TUPPER LAKE - Syracuse University will hold a contest for its industrial design students this fall to explore ideas for the creative reuse of the former Oval Wood Dish factory.
Don Carr, a professor at the university, has a camp he spends the summer at in Long Lake. He explained in a phone call Thursday that he often drives through Tupper Lake.
"Being an industrial designer, you can't help but notice the building," Carr said.
The interior of the former Oval Wood Dish factory on Demars Boulevard in Tupper?Lake is seen in February 2009.
(Enterprise file photo — George Earl)
He also often sees logging trucks drive by his Long Lake camp carrying loads of timber.
Philip Stevens, who set up an endowment for the University's annual 360 Competition, had suggested having students dream up ideas for what could be done with an empty factory, or what new product could be built with the factory, Carr said.
So his mind naturally made the connection between the contest and the OWD and the potential for forestry products.
This fall, students in the university's industrial interaction and design program will get familiar with the site and work through the semester on reuse plans or plans for sustainable products that can be made there.
The idea of the 360 competition, Carr said, is to approach a design problem from all sides, "don't always just go with your first thought." Some of the past competition topics have been more product-focused, and others have been architecture-related.
He's hoping to get some creative ideas for either products that could be made at OWD or uses for the building that incorporate sustainable wood products.
"We want to bring sustainability to the forefront and talk about ideas that are about the creation of sustainable products," Carr said.
The OWD plant, built in 1916-17 and reaching its peak in the '40s making wooden picnic ware, was last used as a factory by Jarden Plastics until 2008. Since then, only small sections of it have been put to use. A charity is running a "Help Closet" out of one small section, boats and other large equipment are being stored in different areas, and the caretaker had a wood shop in another section.
Last fall, a group of Tupper Lake citizens and groups started to push to find a new use for the building at 100 Demars Blvd., which is just over 100,000 square feet, according to online real estate listings.
Carr contacted a fellow Long Laker, Hillarie Logan-Dechene, director of philanthropy at the Wild Center natural history museum in Tupper Lake, because he knew she was involved in community sustainability efforts. Logan-Dechene told him the Wild Center has been working with the group trying to find uses for the facility, and she put him in touch with Melissa McManus, who has headed up that effort.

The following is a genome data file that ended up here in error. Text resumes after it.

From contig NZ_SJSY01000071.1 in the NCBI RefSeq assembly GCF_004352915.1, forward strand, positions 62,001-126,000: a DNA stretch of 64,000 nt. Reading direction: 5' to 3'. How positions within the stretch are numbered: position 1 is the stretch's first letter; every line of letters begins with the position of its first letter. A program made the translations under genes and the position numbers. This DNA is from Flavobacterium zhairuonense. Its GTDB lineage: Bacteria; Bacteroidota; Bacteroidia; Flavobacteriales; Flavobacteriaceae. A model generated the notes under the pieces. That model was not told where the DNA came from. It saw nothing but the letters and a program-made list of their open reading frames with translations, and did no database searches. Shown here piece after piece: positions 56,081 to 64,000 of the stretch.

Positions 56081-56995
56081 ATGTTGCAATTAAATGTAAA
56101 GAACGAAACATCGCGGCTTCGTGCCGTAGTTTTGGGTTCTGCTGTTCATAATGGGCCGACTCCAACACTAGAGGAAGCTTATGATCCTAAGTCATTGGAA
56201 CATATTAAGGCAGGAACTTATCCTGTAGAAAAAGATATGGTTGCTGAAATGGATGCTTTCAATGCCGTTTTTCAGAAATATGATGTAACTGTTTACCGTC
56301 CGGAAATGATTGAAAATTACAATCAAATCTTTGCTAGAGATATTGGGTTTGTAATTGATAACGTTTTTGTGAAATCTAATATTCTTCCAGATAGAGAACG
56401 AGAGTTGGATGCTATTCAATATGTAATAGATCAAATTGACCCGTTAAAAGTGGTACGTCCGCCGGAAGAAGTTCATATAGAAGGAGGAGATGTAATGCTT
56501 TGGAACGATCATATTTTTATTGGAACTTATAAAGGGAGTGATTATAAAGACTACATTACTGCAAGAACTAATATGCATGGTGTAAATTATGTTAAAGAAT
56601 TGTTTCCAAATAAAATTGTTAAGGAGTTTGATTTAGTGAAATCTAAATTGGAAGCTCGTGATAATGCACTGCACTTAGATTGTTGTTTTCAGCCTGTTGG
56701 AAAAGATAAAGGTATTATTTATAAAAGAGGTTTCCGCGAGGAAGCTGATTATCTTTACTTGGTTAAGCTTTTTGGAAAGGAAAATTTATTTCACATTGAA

The two met, McManus told Carr about the community vision and goals for redevelopment of the site, and Carr told her he would encourage students to consider products and designs that fit with Tupper Lake's Adirondack setting and community goals.
Michael Jacobsen, spokesman for building owner Norman Bobrow, gave the go-ahead for the contest, McManus told village Trustee Rick Donah in an email.
Carr is set to bring students to visit the site in early September, and they'll also check out the Wild Center while they're in town. Carr said his students will bring cameras and document the OWD site as much as they can while they're here. He said he wants to get them here as early as he can in the semester so he get their minds going.
Logan-Dechene also told Carr the Adirondack Museum in Blue Mountain Lake has several artifacts from the OWD in its collection, so Carr and his students plan to stop there on the way back to Syracuse.
"The Wild Center is very excited about the possibilities the students may create for the facility revitalization," Logan-Dechene wrote in an email.
Carr said he hopes to bring students back up to Tupper Lake at the end of the semester to present their ideas, but hasn't set a date for that visit yet.
"I hope we've got some good ideas to get people excited," Carr said.
In a brief Carr is working on to give to students, he suggests they may want to gain an understanding of the region and its many assets then work toward the creation of various goods or services that would be based at the OWD.
"Whatever path your team elects to explore, the goal will be to propose solutions that offer the potential for long-term positive impact," a draft of the brief reads.
"The community's absolutely thrilled with the opportunity," McManus told the Enterprise in a Thursday phone interview. "Use of wood is such a part of Tupper Lake's heritage, this is a perfect opportunity to do some thinking about what the site could be used for and how wood products can be used as part of Tupper Lake's revitalization in the future."
Contact Jessica Collier at 891-2600 ext. 26 or email@example.com.